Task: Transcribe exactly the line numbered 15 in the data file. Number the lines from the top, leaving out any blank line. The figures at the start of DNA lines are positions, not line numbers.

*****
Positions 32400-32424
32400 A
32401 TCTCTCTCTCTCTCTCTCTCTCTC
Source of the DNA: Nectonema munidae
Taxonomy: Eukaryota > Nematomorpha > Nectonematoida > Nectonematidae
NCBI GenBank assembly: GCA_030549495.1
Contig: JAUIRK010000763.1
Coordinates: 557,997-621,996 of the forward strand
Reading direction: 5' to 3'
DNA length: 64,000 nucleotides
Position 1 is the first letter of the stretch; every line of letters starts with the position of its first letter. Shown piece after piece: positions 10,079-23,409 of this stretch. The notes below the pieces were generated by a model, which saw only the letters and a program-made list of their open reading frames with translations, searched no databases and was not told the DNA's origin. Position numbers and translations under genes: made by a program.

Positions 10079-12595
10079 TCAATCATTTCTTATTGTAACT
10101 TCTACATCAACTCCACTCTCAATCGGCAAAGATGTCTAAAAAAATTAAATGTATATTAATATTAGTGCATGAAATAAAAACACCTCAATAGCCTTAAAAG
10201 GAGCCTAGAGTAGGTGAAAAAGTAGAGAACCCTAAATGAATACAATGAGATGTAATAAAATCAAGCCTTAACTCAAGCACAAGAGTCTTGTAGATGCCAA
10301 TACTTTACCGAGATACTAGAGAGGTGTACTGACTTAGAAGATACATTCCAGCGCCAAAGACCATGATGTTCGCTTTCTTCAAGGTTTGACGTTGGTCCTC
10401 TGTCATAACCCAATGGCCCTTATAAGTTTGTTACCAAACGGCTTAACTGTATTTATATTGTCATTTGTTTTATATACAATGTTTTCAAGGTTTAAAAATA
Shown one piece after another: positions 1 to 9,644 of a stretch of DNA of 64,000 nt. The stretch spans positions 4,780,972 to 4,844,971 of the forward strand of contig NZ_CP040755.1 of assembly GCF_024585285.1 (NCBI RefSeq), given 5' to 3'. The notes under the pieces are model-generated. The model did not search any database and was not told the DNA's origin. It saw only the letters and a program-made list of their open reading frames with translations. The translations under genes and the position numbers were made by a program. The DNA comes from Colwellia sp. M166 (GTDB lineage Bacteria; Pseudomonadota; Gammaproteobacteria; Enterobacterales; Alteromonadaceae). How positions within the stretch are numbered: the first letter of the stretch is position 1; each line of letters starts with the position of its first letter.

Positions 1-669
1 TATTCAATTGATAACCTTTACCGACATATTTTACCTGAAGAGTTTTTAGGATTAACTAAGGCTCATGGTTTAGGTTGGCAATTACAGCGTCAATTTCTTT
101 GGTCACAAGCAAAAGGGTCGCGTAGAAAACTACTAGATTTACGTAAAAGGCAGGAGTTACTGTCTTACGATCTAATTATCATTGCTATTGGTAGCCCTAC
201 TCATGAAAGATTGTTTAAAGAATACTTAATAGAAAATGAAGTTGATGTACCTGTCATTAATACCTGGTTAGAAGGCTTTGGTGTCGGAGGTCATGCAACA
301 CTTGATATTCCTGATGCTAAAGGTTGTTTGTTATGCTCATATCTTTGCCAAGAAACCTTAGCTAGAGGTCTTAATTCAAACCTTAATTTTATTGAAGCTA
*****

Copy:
10201 GAGCCTAGAGTAGGTGAAAAAGTAGAGAACCCTAAATGAATACAATGAGATGTAATAAAATCAAGCCTTAACTCAAGCACAAGAGTCTTGTAGATGCCAA